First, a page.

And yet, as children know, the monsters and dragons are part of everyday existence. They are under the bed, they are in our imagination, some seek to use them to manipulate use - pace the Glenn Becks and Rush Limbaughs and others of their ilk.
Pity the staff at the Washington Post. Their compatriots at the New York or Los Angeles Times luxuriate in a sea of enlightenment, with blue state voters as far as the eye can see. But the Posties must live and work in uncomfortable proximity to Red State Virginia, with only the thin buffer of the Northern Virginia suburbs between them and the gun-toting snake handlers.
Every now and then the Post publishes the journalistic equivalent of an involuntary shudder at its plight. The latest was an Oct. 30 editorial excoriating Ken Cuccinelli, the GOP candidate for Virginia attorney general. What gave the Post the vapors are statements Cuccinelli made about homosexuality in an interview with the Norfolk-based Virginian-Pilot.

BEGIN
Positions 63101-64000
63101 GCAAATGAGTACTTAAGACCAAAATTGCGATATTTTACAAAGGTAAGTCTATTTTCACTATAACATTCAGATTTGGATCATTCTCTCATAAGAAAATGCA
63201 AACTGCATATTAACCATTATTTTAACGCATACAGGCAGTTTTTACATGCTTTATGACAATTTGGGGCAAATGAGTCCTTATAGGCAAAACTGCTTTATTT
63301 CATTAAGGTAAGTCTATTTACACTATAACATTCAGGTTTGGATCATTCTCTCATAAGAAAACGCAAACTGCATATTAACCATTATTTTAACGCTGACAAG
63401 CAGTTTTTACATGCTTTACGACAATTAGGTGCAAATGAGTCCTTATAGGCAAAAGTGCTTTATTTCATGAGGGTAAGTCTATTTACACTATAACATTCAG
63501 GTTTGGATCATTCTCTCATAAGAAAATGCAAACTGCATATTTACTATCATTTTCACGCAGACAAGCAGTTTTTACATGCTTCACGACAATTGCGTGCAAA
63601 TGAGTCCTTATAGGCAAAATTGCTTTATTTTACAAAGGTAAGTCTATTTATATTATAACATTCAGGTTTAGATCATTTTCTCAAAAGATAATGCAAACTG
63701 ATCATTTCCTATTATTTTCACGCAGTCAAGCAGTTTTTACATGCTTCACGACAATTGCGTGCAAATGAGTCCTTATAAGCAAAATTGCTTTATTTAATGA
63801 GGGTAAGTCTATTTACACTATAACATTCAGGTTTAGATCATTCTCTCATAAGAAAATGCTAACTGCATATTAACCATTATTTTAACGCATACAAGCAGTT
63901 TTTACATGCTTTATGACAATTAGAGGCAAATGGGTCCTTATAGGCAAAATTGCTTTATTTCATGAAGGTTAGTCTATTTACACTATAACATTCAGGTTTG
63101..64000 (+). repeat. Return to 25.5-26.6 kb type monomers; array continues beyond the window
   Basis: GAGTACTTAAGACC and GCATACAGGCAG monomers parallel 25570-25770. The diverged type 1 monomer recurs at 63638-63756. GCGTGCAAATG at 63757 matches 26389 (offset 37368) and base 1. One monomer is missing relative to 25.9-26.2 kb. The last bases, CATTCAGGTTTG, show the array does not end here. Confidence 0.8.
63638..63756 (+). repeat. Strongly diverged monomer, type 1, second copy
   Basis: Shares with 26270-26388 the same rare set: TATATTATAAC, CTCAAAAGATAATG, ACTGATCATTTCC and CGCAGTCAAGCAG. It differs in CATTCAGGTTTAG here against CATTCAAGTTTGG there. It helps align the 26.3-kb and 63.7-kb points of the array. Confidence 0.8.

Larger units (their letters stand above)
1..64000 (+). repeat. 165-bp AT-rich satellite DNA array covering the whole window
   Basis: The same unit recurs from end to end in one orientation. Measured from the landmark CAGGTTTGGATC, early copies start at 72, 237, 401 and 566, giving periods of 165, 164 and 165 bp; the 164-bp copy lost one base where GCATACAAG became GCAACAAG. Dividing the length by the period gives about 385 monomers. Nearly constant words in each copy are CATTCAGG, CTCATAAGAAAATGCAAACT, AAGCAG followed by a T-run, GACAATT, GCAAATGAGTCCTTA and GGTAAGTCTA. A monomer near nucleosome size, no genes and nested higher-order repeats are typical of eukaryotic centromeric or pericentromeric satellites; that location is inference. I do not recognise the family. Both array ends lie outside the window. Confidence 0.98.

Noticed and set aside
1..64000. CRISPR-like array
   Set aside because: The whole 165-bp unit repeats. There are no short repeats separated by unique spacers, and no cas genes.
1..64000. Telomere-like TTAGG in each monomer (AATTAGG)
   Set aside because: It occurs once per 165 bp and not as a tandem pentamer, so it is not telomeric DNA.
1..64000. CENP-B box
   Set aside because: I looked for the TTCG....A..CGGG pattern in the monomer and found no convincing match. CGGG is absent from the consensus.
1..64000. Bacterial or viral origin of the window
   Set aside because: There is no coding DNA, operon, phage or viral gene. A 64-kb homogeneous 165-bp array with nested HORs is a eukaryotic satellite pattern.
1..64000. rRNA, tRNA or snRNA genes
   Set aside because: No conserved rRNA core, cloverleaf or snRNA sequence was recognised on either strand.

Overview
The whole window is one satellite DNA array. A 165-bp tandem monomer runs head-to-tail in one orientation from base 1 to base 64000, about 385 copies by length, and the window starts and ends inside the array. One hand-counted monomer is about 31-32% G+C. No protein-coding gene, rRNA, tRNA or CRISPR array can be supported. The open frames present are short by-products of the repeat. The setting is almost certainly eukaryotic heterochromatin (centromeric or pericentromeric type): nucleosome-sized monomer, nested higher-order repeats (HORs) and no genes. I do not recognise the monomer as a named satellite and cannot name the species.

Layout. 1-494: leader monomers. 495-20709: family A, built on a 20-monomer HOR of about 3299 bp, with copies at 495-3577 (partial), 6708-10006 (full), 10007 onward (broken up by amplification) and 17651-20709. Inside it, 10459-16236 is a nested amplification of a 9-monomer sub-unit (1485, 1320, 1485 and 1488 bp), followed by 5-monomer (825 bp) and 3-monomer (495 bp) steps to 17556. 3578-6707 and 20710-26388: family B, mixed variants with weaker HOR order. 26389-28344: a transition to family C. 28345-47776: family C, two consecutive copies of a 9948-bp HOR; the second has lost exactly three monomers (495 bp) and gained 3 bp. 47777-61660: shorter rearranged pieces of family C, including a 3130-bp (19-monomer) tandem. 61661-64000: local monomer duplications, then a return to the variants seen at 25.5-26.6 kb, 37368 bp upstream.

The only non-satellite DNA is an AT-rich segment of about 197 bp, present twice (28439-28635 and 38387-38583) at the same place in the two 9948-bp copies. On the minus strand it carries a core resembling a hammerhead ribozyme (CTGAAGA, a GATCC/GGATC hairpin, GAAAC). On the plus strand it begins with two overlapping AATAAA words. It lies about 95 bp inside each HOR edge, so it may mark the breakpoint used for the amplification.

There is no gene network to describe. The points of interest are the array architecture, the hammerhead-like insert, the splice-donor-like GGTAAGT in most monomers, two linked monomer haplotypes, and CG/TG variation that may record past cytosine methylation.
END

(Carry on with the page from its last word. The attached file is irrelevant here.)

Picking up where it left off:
The Washington Post on Thursday continued its quest to defeat Virginia’s Republican gubernatorial candidate, bizarrely citing a "non-partisan" group that, in reality, has endorsed Bob McDonnell’s Democratic opponent. The article by Anita Kumar contained this loaded headline: "McDonnell critics question ideology: Some saw agenda in legal opinions."
Kumar quoted Claire Guthrie Gastanaga, a lobbyist for "Equality Virginia, a nonpartisan gay rights group." Yet, the front page of Equality Virginia’s website features a press release entitled, "Equality Virginia PAC Endorses Deeds for Governor." The organization’s website makes a distinction between its political action committee (EVPAC) and its "non-partisan" activities. However, Kumar made no such clarification. How can a group be non-partisan and endorse the Democratic nominee?